We live in a glorious age. There was a time not long ago when, if you wanted to enjoy some piratey fun, you couldn’t simply fire up the computer or break out the smartphone. There was a time when you had to use wooden swords, or perhaps some books with dice and mounds of scratch paper. Of course, there was another time not so long ago when many of the tabletop adventures took place in card form. I mostly missed out on those days – just a tad too old to get into Magic the Gathering or Pokemon. And this is why I shiver in fear whenever a pirate card game comes along – it’s not their fault, but I’m somewhat mentally stunted when it comes to card games.
No worries with Raiding Parties, however. If you can get past the initial hurtle of ??? and do a few quick dry runs with the rules, you’ll be 90% competent in no time. The other 10% you might need to fill in the gaps with some house rules, but then you’re golden. Raiding Parties is a game consisting of two or more decks – one specialized deck full of a band of scalliwags with different weapons and skills, and the other a “normal” deck of cards. I use “normal” in quotes because it could be played with any deck, but Raiding Parties thoughtfully includes a special piratey deck just for this purpose *.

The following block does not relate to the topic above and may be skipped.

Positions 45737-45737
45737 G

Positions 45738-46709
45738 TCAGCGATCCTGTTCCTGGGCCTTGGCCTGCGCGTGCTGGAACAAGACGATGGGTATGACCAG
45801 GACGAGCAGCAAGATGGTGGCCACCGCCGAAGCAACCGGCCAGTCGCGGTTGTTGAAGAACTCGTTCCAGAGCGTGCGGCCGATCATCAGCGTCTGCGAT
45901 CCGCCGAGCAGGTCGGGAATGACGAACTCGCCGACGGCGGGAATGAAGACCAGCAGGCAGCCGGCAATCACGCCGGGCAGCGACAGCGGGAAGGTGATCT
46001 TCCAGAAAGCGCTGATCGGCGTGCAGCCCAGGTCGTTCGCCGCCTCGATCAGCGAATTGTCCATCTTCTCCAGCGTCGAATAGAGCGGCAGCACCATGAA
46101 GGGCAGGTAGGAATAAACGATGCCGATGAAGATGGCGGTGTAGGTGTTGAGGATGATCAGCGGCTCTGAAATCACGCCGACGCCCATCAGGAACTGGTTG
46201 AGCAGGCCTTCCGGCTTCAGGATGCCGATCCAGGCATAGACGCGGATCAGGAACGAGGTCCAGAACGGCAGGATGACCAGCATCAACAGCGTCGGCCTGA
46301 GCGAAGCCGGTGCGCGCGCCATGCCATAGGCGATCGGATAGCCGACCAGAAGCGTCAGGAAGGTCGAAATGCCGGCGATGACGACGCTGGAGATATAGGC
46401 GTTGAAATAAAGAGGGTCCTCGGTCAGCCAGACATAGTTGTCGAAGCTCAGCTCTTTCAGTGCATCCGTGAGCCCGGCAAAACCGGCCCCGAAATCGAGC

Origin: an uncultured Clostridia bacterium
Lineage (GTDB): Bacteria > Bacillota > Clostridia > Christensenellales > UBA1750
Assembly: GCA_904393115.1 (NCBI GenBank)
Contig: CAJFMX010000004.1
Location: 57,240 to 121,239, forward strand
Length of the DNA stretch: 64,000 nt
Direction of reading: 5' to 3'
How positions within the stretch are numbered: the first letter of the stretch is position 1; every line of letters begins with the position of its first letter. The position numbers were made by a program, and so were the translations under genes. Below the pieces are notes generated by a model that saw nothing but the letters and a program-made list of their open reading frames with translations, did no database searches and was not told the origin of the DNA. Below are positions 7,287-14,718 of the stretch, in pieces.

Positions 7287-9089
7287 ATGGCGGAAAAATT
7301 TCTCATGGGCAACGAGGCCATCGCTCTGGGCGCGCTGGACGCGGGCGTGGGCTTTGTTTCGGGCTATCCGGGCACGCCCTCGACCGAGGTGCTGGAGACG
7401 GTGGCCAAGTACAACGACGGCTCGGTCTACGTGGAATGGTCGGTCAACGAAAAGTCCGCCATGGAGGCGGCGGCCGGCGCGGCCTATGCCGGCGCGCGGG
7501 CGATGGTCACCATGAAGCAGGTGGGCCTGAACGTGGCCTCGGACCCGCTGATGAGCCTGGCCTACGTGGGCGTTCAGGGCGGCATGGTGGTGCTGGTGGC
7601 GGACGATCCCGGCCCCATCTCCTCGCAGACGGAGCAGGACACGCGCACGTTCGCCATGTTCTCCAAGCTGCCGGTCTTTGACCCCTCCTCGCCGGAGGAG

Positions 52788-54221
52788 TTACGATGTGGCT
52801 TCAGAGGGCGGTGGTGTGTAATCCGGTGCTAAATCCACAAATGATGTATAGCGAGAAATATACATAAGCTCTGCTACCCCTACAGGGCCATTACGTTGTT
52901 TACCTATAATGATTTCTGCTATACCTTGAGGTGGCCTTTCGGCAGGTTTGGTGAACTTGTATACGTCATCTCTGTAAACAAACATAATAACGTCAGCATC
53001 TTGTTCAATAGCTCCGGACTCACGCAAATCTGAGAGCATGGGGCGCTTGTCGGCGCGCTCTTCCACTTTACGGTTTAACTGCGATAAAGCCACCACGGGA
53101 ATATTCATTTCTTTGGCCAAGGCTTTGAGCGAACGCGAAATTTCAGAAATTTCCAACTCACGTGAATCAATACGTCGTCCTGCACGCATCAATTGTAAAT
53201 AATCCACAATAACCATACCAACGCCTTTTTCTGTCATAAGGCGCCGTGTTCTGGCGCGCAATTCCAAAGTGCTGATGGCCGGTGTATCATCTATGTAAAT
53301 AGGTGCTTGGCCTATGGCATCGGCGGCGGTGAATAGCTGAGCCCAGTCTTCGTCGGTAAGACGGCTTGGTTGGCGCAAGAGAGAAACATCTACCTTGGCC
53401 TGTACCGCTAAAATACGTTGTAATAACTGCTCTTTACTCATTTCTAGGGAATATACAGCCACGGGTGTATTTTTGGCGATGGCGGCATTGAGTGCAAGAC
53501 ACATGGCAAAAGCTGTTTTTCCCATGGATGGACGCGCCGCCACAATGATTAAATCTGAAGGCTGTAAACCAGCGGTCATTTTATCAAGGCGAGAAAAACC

Two or more players square off, their selected crews inhand. One by one they set their pirates against one another, declaring their means of attack and then drawing cards from the normal deck to determine success. The opponent, if still standing, can then retaliate, and so it continues as crew are picked off one by one until a single player stands victorious, and the other’s crew has been blown to smithereens leaving the defeated player to sob like a Spaniard until the winner buys him a rootbeer float and everybody is friends again.
Gameplay starts slowly while learning the rules, but after even a single bout the back&forth takes on a pleasant rhythm. Playing with a landlubber, though, will surely slow the pace as they ask such silly questions as “What’s a dussage?” or “Isn’t a Muskatoon what they call members of the Mickey Mouse Club?” Indeed, there’s more than a little terminology that might be unfamiliar to the uninitiated, and while it doesn’t directly affect gameplay, I’ll admit that even I had more than a little trouble imagining what exactly it meant when my Vagabond charged Sister with a Gully.
Both decks, gaming and normal, are graced throughout with art from the illustrious Don Maitz, surely the most accomplished pirate artist of our time. And if you’ve been to a festival or two, you might even recognize a few of the faces captured.
It’s a fun game with a decent pace. A fine way to burn off a rainy afternoon without making a long term commitment.
*A fully functional deck of cards, true. But with the pips in the right corner rather than the standard left, you might want to steer clear on poker night unless you’re looking to give an advantage to your left-handed friends.